Guilty Verdict

In a criminal court case, one of the possible outcomes is the jury coming to a guilty verdict. In this article, we’ll define the term “guilty verdict” and explain the process of reaching a verdict in criminal trials. 

Key Takeaways

  • A verdict is a jury’s conclusion on a case
  • A guilty verdict is when the jury finds the defendant guilty
  • Verdicts are one of the last steps of a criminal trial reached after both sides have made their arguments
  • The next steps of a criminal trial after the verdict is judgment and sentencing
  • If the jury reaches a guilty verdict, the defendant will be convicted and the judge will sentence them 

What Is a Guilty Verdict?

A verdict is a jury's findings or conclusions on the factual issues presented by a case. A guilty verdict is what it is called when a jury finds that the defendant is guilty of the offense they were charged with. 

The Criminal Trial Process

Verdicts are one of the last steps of the criminal trial process. It comes after both sides (the prosecution and the defense) have made their arguments and presented their evidence. Once they’ve heard all of the evidence, juries deliberate and come to a conclusion, also called their verdict. After the verdict, the next steps of a criminal trial are judgment and sentencing.  

Guilty Verdicts in Criminal Trials

After the jury reaches a decision, they notify the bailiff, who notifies the judge. Everybody then reconvenes in the courtroom for the decision to be announced by either the foreperson or the court clerk. The two possible verdicts in criminal cases are guilty or not guilty.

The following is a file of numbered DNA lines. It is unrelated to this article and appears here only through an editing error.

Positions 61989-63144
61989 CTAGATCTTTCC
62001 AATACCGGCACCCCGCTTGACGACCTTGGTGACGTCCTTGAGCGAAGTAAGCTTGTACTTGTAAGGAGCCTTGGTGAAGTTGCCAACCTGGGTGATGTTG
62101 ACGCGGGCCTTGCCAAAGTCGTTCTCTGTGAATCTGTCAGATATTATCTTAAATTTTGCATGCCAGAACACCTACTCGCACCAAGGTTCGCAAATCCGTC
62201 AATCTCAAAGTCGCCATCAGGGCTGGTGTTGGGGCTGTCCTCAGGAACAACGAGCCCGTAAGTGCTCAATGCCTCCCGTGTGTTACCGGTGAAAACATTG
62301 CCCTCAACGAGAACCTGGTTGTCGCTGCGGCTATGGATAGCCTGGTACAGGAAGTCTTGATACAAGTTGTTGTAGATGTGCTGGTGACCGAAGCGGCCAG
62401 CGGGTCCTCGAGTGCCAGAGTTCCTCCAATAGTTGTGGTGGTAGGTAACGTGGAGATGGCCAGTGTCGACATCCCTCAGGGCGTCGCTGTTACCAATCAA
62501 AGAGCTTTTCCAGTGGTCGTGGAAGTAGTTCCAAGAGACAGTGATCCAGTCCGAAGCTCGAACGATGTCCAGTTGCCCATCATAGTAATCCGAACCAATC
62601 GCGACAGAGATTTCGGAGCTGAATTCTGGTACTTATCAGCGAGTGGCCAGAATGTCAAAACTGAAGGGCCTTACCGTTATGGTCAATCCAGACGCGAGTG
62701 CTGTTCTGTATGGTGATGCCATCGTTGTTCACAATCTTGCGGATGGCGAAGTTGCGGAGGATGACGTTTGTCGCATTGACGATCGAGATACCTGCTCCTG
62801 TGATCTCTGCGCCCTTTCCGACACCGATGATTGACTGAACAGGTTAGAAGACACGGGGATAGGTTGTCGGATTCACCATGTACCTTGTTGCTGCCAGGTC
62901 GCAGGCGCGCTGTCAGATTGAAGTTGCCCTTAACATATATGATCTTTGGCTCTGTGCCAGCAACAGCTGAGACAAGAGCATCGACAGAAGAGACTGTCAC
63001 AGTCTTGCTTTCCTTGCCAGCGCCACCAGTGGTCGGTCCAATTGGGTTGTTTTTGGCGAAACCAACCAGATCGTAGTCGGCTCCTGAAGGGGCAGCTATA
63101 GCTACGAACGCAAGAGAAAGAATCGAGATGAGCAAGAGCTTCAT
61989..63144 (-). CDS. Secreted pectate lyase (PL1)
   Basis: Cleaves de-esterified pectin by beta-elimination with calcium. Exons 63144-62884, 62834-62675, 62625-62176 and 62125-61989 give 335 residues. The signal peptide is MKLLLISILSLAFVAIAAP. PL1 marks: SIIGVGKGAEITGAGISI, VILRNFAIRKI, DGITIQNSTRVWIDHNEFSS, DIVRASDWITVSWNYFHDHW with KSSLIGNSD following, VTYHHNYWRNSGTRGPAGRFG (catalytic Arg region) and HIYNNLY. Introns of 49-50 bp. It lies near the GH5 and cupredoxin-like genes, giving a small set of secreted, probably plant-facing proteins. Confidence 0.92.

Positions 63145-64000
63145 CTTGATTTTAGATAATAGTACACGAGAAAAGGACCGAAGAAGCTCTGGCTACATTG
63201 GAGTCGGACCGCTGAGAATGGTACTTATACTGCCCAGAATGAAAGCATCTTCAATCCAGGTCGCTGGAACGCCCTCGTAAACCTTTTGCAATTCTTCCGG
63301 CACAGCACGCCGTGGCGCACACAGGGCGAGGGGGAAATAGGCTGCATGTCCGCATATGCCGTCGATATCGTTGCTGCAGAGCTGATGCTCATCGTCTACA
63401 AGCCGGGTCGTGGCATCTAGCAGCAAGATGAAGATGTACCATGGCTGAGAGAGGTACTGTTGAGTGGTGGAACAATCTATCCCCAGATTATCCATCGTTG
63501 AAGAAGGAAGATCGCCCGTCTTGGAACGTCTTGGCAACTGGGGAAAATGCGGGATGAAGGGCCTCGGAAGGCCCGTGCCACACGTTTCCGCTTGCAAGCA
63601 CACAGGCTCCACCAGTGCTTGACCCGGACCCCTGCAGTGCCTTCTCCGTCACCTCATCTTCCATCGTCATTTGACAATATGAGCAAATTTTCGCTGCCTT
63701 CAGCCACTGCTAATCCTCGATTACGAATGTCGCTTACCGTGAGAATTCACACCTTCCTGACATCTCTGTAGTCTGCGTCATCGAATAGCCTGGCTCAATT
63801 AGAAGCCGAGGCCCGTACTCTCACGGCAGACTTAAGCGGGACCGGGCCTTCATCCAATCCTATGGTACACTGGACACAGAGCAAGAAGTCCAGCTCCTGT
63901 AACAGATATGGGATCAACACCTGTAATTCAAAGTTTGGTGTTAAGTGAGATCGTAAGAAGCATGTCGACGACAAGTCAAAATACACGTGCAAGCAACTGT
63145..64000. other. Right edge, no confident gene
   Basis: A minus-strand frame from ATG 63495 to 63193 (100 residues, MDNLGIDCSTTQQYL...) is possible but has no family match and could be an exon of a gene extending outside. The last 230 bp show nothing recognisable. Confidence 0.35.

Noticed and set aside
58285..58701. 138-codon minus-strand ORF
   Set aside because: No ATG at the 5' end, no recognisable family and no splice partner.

After the verdict is announced, the lawyer for either side may poll the jury, meaning that they ask each juror one by one whether or not he or she agrees with the decision as announced. This is done to make sure that the verdict announced is the jury’s actual verdict. If the decision is read and accepted by the court, the jury is dismissed and the trial is over. 

When there is a guilty verdict, the defendant is convicted and the judge will sentence them. Sentencing can be carried out on the day of the trial or be deferred to a future date. The judge alone, not the jury, decides on the sentence. They consider the following factors as part of their decision:

  • The maximum sentence they can give for the crime
  • The levels of sentence in similar cases in the past
  • Any victim impact statements or reports

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